We Dare You by Vicki Cobb Book CoverOne author that has been a library favorite for occupying kids in fun at home science experiments, wacky creations and general mess-making is Vicki Cobb. Cobb’s books are kid-friendly, and provide science opportunities with ingredients you already have in your home. In her newest book, We Dare You!, Cobb takes it a step further with this whimsical book of science bets, challenges and dares! Invite the neighborhood kids over and start hypothesizing away.

Rocks and Soil by Ruth Owen Book CoverWant to spend some time outside and get your crafty on? Try Ruth Owen’s series “Get Crafty Outdoors”. Each volume focuses on a different natural science subject, and blends learning with making creative projects like making fossils, pressing leaves and flowers, making a snail race track and much more. Send the kids out in the backyard to find the materials and read Owen’s simple science explanations and directions. The library is a great place to read more about your favorite science topics and try out our digital science resource, ScienceFlix, available on our GEPL Kids webpage.

Superhero Cookbook by Sarah Schuette Book CoverOne of our favorites in the kitchen this summer for our “Read for Heroes” Summer Reading program is A Superhero Cookbook. This culinary selection puts a fun spin on snack time! Even the littlest of fingers can help create treats to keep all of our superhero powers in full supply. This book features step-by-step photo instructions and kid-friendly text. Check out our other cookbooks for endless summer fun in the kitchen.

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GEPL Kids: Celebrate All Kinds of Families

By: Carolyn Wissmiller, Youth Programming Associate

Ah . . . the 1950’s. The world was at peace (if you don’t count Korea and the Cold War), and every child was fortunate to live in a traditional family household. These perfect families, with a mother, a father, and an average of 1.5 children, were frequently celebrated on television. My personal favorites included Leave It to Beaver, Father Knows Best, Ozzie and Harriet, and the Donna Reed Show. But these shows were fiction, and so was the notion that all 1950’s families were traditional.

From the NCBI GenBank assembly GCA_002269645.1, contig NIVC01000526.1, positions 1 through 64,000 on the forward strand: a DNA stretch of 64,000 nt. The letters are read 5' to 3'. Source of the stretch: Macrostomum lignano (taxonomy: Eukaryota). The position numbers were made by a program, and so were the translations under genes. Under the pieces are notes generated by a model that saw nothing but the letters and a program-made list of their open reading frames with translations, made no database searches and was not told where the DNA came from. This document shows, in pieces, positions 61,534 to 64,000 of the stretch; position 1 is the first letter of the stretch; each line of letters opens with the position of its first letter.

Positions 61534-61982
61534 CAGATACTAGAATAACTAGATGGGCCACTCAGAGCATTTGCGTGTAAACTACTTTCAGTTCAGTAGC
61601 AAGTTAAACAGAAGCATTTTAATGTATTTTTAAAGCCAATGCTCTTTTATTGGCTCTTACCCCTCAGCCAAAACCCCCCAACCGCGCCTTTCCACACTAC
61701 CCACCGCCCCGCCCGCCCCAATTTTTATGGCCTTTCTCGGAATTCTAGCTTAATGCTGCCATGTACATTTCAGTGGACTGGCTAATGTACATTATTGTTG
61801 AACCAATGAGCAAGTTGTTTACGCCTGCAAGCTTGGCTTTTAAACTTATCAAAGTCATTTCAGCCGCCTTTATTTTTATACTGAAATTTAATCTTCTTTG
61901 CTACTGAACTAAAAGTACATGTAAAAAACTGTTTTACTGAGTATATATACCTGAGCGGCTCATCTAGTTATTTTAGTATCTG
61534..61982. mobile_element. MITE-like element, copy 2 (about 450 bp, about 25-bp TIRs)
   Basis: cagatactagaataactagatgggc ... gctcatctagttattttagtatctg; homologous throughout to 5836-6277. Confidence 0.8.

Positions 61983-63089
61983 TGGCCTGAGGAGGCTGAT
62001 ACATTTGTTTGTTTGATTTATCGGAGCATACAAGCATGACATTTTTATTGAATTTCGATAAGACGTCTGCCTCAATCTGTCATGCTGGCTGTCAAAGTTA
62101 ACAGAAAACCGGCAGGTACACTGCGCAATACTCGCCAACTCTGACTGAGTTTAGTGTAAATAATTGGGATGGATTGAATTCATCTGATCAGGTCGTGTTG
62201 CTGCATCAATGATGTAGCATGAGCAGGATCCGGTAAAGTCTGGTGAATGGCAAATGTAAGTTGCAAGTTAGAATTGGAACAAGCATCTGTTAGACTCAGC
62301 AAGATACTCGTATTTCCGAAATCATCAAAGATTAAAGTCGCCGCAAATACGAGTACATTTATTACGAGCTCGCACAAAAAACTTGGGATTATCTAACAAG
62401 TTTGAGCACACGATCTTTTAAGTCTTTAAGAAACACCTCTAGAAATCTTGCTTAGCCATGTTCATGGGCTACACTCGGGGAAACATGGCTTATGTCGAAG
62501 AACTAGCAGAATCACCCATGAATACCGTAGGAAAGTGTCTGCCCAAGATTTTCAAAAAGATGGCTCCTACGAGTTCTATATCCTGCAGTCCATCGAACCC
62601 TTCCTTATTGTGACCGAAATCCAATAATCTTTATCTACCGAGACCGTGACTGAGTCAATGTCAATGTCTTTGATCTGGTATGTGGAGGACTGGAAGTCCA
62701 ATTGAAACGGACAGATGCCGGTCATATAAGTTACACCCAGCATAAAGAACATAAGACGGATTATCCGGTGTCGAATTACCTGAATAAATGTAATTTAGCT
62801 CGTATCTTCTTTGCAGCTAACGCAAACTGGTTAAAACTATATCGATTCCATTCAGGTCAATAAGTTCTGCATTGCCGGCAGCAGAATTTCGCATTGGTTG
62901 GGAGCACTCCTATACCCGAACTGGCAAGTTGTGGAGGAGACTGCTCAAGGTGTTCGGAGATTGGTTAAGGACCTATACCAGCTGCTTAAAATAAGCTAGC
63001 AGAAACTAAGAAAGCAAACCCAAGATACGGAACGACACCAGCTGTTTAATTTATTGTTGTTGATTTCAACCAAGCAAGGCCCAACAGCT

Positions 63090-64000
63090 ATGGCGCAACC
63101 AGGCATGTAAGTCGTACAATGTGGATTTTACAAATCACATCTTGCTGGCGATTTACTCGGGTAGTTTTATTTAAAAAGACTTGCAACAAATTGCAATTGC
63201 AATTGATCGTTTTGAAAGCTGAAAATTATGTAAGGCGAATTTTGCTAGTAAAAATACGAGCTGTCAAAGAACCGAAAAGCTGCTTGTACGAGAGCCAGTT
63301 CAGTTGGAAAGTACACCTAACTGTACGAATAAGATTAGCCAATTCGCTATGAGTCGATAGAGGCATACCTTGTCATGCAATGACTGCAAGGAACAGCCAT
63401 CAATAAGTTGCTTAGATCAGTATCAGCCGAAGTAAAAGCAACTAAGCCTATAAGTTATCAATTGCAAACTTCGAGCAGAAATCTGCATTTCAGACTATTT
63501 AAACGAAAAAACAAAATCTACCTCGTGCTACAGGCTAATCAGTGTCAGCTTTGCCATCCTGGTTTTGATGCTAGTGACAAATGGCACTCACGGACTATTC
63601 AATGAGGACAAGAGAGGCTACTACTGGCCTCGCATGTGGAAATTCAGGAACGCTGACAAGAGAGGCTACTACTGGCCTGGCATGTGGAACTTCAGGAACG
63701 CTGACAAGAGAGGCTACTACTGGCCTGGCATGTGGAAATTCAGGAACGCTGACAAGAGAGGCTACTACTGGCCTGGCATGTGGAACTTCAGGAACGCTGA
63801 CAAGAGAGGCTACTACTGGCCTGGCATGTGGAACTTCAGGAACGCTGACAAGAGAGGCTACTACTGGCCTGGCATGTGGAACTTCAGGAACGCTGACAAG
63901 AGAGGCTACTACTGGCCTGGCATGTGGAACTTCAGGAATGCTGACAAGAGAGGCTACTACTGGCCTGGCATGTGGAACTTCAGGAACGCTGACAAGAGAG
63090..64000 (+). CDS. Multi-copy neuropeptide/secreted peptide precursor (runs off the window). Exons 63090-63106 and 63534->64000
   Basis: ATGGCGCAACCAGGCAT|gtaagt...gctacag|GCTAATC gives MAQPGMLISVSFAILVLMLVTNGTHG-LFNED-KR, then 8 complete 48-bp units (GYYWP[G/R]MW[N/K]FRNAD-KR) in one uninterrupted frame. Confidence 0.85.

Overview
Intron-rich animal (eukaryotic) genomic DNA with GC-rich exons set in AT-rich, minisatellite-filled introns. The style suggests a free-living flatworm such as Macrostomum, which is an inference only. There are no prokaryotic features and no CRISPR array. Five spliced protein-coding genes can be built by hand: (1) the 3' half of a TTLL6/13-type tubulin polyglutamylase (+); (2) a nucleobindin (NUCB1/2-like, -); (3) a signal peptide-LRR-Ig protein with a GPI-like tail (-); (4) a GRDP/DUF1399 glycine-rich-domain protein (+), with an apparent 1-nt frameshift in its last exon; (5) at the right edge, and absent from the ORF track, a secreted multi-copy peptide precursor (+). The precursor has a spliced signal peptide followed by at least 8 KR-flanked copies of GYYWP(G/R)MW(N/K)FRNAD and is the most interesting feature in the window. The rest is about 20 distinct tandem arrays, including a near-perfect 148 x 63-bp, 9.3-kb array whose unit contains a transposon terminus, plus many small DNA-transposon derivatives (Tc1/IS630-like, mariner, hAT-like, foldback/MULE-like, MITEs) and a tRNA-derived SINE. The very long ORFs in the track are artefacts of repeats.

I met my best friend Melody in fourth grade when her family moved to our area. She told me that she and her mother lived in an apartment and that her father had abandoned them. I remembering being confused, and so I asked her what “abandoned” meant. I felt terrible when she explained in detail. I know her family situation made her feel different, and she worried that she might not be accepted, but she was brilliant, funny, kind, and gorgeous. We all loved her.

Fast forward to the new millennium, and, I’m happy to say, most of us are welcoming and accepting of all kinds of families. We choose our friends based on their characters and not their household situations. Celebrate all types of magnificent families during National Family Month (from Mother’s Day through Father’s Day) by checking out one of these books:

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GEPL Kids: Books & Babies

By: Katy Almendinger, GEPL Early Literacy Librarian

Reading to babies and young toddlers can be a really daunting task. It’s hard to keep up with the wiggles and their short attention spans. Reading to a baby might even seem silly, especially with books that don’t have much of a storyline.

But it’s so important to start reading to baby early. It’s even recommended by the American Academy of Pediatrics. They say: “Reading regularly with young children stimulates optimal patterns of brain development and strengthens parent-child relationships at a critical time in child development, which, in turn, builds language, literacy, and social-emotional skills that last a lifetime.”

How do you find books for babies? Here are my top 5 tips and some of my favorite books for babies.